5 Illnesses You Don’t Need Antibiotics For
It's that time of year again, when you are dreaming of fun family adventures, cozy memories in front of the fire, and playing in the snow.
And for the most part, this is definitely the season of joy. But it's also very much the season of snot. A lot of snot. I don't think any single member of my six-person family has stopped sneezing or sniffling once since Christmas break started and I have to say, I'm a little tired of it.
As gross as all that snot is, however, I know it's serving an important function. An increase in mucus production is a sign that the immune system is working to battle any bacteria or viruses currently looking to wreak havoc on your body, so I guess we'll just thank good ol' Mr. Runny Nose. But in the meantime, you may be wondering when your little one (or you!) will need antibiotics. Here are some common illnesses you may see this winter that actually do not require an antibiotic.
Hand, foot, mouth disease. Surely an illness that causes horrible blisters, oozing sores, and non-stop misery for your kids would require some heavy-duty medication, right? Wrong. Hand, foot, and mouth disease is a virus, so no antibiotics will help touch it. You just have to wait this one out if your kids are unlucky enough to come down with it.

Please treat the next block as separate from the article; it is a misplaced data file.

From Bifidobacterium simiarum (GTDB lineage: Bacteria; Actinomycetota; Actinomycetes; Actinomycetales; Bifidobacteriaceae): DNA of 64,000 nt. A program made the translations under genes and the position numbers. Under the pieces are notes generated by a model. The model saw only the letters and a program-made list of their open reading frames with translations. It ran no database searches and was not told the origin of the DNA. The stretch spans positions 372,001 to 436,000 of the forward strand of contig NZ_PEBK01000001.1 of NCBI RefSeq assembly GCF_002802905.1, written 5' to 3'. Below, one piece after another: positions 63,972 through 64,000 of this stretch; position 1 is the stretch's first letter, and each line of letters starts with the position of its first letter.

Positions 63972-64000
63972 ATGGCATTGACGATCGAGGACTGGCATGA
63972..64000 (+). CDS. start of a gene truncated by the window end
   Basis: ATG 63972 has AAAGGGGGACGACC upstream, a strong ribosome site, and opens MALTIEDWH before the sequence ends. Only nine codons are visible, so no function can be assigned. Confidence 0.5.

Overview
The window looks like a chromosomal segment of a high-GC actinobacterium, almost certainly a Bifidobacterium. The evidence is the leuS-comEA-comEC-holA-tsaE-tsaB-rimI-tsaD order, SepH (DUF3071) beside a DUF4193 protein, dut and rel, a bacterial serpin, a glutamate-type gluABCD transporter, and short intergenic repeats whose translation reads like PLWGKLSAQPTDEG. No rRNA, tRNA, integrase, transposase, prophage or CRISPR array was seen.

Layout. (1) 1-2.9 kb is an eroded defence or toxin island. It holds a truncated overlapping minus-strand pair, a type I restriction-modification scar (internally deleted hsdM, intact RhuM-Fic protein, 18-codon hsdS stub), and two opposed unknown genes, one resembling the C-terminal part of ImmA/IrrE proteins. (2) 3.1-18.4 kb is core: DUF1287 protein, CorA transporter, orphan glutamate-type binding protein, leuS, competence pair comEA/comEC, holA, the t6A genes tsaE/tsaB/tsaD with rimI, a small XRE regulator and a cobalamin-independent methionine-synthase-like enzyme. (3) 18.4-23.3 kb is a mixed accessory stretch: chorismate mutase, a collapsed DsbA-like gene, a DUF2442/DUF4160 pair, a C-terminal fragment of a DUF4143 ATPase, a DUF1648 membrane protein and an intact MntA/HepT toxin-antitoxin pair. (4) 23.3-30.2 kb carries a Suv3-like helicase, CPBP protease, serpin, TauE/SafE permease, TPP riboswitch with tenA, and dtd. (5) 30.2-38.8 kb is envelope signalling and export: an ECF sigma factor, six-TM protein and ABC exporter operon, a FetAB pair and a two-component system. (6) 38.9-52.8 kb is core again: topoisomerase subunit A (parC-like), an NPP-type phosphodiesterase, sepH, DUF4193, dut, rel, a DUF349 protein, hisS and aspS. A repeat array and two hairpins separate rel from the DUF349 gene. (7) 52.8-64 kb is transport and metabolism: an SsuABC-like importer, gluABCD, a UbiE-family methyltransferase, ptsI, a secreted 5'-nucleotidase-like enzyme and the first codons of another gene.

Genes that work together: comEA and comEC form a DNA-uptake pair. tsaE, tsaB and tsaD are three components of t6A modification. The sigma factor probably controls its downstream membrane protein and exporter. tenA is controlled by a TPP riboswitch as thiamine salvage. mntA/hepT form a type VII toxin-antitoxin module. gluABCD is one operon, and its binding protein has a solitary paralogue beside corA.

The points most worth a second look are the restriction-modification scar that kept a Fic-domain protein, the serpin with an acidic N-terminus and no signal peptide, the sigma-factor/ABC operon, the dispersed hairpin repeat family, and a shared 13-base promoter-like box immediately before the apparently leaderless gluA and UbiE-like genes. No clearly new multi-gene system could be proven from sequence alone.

Pinkeye. If your kids wake up with those tell-tale pink eyes and green gunk oozing out, fear not. Some cases of pinkeye are actually viral. It's best to check with your doctor, just in case, but your little one may cure all on his or her own without any messy antibiotic drops necessary.
Stomach bugs. An antibiotic will not help a stomach bug at all, so if your kid is puking, do your best to keep him/her hydrated, but wait at least 24 hours before going to the doctor if it appears to just be a slight illness. Anything lasting longer than two days or that includes other symptoms, such as a sore neck, needs to be checked out right away, as it could be a sign of a life-threatening infection like meningitis.
Most colds. The majority of colds are caused by viruses and in some cases, can take even weeks to clear up. The CDC says that most colds are viral and can take up to two weeks before showing symptoms of improving.
The flu. Same story with the flu — influenza is a virus and it causes respiratory symptoms, such as sneezing, runny nose, and coughing, along with a high fever. Antibiotics will not cure the flu, but if you develop a secondary infection, such as pneumonia or a sinus infection with the flu, then you may need to make a trip to the doctor's office for some antibiotics.
Stay healthy out there!